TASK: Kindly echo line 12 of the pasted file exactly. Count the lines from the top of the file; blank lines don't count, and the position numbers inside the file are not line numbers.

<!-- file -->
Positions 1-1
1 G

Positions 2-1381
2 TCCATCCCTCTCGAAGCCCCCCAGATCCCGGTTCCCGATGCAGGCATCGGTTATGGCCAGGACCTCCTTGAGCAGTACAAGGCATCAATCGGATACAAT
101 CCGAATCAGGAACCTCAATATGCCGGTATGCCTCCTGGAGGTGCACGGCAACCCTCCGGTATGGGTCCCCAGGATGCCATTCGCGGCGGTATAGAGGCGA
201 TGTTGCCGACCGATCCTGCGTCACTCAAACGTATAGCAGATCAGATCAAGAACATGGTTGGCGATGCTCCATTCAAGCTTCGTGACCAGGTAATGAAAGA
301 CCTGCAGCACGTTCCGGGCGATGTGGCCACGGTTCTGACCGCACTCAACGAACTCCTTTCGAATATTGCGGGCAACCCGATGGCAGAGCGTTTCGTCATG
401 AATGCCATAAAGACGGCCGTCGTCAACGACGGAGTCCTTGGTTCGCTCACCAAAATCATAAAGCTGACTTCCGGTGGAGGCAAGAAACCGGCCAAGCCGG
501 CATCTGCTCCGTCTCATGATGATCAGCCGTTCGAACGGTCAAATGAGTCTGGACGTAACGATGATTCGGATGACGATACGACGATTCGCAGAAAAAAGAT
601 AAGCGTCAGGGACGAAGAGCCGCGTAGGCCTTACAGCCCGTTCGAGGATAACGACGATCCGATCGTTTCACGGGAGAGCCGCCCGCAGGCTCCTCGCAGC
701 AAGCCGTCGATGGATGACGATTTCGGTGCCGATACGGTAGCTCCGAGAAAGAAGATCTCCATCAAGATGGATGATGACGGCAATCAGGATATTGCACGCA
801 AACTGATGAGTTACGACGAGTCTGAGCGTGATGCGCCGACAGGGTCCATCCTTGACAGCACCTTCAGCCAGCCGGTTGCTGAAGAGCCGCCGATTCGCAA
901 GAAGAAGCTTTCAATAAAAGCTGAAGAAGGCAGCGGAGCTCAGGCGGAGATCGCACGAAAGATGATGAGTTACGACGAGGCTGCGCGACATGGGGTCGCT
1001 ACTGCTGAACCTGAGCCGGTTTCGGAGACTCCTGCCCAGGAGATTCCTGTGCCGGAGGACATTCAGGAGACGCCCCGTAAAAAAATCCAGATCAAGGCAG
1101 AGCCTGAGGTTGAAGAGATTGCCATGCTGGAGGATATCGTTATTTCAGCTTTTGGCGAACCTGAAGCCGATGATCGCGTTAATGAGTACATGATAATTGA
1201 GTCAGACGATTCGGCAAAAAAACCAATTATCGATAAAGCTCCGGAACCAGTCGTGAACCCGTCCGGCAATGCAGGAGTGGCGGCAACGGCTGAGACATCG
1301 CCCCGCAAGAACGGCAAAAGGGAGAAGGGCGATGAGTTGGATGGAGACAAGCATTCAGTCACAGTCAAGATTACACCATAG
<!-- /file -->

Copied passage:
801 AACTGATGAGTTACGACGAGTCTGAGCGTGATGCGCCGACAGGGTCCATCCTTGACAGCACCTTCAGCCAGCCGGTTGCTGAAGAGCCGCCGATTCGCAA